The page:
Garrison Keillor grew up Plymouth Brethren
Here's an article I found, not sure who this guy is. The article is from 1985, but was just recently published online. Seems he has a high view of the assemblies and fundamentalists.
Here is the article
PLOWBOY: You do have a very strict religious background, don't you?
KEILLOR I grew up in the Plymouth Brethren Church. The Brethren were a tiny minority for whom life was strictly an upstream paddle. A great many things that the people of other creeds got to do were forbidden to us. I've felt that restriction as far back as I can remember. Still, being part of a minority—of whatever sort—is not the worst thing that can happen to somebody.
PLOWBOY: What are your feelings about the Brethren now?
KEILLOR I still believe what I was brought up to believe. I don't go to a Brethren assembly anymore, but I think that's more my fault than theirs. I doubt I'll ever go back, but you never know. People make some unusual turns in their forties, and so could I.
I'm certainly very uncomfortable with churches that I consider a great deal more liberal than the one I was brought up in. I have a very hard time sitting still when a preacher's talking about the value of being a good listener or something like that. When I hear that sort of sermon, I really feel like I ought to get up and walk out.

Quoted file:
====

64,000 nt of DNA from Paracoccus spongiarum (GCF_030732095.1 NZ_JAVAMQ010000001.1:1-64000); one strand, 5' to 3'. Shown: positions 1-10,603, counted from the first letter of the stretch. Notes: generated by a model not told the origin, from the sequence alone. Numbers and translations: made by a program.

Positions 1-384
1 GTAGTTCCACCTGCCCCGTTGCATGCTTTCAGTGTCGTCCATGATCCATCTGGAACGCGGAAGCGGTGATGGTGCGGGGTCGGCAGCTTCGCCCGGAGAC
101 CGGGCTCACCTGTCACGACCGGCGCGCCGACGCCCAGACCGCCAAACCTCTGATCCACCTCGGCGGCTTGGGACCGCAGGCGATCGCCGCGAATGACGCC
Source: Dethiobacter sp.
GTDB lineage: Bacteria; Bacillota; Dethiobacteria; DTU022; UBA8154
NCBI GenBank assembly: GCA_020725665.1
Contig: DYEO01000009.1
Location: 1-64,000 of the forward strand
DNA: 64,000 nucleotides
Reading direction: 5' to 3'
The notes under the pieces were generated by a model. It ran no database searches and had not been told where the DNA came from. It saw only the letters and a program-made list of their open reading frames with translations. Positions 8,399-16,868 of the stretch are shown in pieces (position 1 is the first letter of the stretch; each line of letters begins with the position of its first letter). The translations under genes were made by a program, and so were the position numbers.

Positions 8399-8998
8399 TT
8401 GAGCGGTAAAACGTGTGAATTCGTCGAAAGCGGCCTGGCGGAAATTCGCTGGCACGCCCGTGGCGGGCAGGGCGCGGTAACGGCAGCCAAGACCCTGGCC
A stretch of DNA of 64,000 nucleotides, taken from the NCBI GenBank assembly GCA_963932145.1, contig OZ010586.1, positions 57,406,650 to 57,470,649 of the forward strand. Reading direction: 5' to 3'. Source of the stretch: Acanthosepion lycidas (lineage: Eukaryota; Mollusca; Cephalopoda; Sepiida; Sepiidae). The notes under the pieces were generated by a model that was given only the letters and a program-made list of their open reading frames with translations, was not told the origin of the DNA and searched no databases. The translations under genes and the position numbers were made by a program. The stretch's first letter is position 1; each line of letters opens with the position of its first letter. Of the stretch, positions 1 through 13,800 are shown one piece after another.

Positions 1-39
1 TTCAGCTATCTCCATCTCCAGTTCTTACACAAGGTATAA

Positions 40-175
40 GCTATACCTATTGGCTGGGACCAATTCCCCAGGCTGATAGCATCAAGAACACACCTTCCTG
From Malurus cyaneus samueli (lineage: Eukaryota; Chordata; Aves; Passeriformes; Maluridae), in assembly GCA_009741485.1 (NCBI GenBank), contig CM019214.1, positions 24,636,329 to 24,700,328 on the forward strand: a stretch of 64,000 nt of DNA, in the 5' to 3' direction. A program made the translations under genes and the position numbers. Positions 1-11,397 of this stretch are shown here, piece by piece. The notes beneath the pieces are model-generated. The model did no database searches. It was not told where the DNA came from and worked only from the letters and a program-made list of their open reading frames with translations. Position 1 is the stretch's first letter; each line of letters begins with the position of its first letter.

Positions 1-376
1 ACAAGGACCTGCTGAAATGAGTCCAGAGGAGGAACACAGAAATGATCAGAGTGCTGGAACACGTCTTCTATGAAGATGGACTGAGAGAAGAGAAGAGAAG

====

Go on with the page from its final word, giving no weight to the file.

PLOWBOY: So you feel religion should be rigorous and significant?
KEILLOR Religion is rigorous and significant. Whether a lot of people see it that way or not, it just is. That's not to excuse at all the cruelties that have been done in the name of rigor and doctrinal purity. If those people had really been rigorous themselves, they wouldn't have been intolerant.
Too many people have misconceptions about fundamentalists. Most people think of fundamentalists as very narrow-minded, unhappy, sexually frustrated, embittered people who are intolerant of anything and everything that's different . . . and are hypocrites, to boot. That's a novelist's point of view, though. It's not based on the kind of church I grew up in.
PLOWBOY: You certainly portray fundamentalists—and, indeed, everybody—sympathetically in your "Prairie Home Companion" monologues.